Utilizing Django Cache for Office 365's Token Backend

Tuesday, February 13, 2024

Microsoft's O365 python library offers developers a quick an easy tool for interacting with Graph APIs. I won't get into details here, but I highly recommend that you check out the documentation for its capabilities. In this post, I will be covering the library's ability to utilize a custom token cache backend and how you can hook it into Django's cache.

Before getting started, ensure that the Django cache framework is set up. In my project, I decided to use Memcached with the following configuration:

    "default": {
        "BACKEND": "django.core.cache.backends.memcached.PyMemcacheCache",
        "LOCATION": "{0}:{1}".format(env('CACHE_HOST'), env('CACHE_PORT')),

Now we can create our custom token backend. The first step is to set up a sublcass that inherits from BaseTokenBackend:

from O365.utils import BaseTokenBackend

class DjangoCacheTokenBackend(BaseTokenBackend):

    def __init__(self):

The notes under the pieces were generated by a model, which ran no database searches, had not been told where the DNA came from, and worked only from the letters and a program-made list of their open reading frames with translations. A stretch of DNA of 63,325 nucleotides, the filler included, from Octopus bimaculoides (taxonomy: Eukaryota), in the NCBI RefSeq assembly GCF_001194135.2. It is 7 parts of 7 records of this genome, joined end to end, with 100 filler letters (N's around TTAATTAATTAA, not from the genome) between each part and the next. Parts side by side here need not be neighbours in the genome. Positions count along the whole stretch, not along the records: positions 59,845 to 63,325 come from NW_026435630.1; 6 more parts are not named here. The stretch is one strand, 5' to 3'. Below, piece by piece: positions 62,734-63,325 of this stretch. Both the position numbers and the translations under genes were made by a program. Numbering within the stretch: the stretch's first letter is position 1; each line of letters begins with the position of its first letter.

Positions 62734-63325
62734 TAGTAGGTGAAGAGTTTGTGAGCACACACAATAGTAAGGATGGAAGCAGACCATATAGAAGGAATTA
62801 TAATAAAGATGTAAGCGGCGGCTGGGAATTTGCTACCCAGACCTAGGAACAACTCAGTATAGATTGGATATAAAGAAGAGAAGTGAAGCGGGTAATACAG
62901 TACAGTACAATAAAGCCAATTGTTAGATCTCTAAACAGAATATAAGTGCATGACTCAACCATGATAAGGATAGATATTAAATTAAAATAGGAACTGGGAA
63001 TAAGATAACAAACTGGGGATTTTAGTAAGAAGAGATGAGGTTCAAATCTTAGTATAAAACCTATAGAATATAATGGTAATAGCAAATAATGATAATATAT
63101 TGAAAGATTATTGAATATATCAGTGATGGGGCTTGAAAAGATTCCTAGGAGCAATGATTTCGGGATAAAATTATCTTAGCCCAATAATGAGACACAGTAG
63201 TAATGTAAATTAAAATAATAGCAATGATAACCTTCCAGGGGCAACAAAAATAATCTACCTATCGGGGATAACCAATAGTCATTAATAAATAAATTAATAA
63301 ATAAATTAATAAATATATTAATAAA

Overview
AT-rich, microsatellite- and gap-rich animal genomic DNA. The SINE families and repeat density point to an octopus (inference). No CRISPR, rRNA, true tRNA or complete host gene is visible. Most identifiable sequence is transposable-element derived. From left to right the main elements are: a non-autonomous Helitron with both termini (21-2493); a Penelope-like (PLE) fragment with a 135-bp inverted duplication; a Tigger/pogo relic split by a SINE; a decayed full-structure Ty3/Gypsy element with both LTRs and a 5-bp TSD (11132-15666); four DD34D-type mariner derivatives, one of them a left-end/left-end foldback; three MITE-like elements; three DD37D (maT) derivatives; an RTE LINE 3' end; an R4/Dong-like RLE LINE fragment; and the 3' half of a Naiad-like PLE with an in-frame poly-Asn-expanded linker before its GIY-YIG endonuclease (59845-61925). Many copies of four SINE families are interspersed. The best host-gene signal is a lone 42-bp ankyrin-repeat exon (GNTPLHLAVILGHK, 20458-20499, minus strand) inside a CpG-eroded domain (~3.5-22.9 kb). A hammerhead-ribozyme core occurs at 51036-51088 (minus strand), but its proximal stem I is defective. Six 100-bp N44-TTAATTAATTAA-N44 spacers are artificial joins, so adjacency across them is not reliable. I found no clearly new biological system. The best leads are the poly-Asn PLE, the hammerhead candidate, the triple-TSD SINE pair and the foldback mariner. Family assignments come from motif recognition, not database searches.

Now to actually utilize the cache, two methods must be implemented:

  1. load_token: Loads the token from the backend and will either return a Token instance or None
  2. save_token: Stores the token in the backend

I also recommend implementing the following optional methods:

  1. delete_token: Deletes the token from the backend
  2. check_token: Returns a boolean representing the presence of the token in the backend


With the Django cache framework setup, the default cache can be imported and used within the class. A default key token_key is set up in the constructor and it will be used with all interactions. The following code contains the entire Django cache token backend:

from django.core.cache import cache
from O365.utils import BaseTokenBackend

class DjangoCacheTokenBackend(BaseTokenBackend):

    def __init__(self):
        self.token_key = 'token'

    def load_token(self):
        token = cache.get(self.token_key)
        if token:
            token = self.token_constructor(self.serializer.loads(token))
        return token
    def save_token(self):
        if self.token is None:
            raise ValueError('You have to set the "token" first.')

        cache.set(self.token_key, self.serializer.dumps(self.token), 3600)

        return True
    def delete_token(self):
        return True
    def check_token(self):
        return cache.get(self.token_key) is not None


When setting up the account with o365, simply import the class, initiatlize it and pass it as the token_backend parameter:

from .token import DjangoCacheTokenBackend

credentials = (env('O365_CLIENT'), env('O365_SECRET'))
token_backend = DjangoCacheTokenBackend()
account = Account(credentials, 
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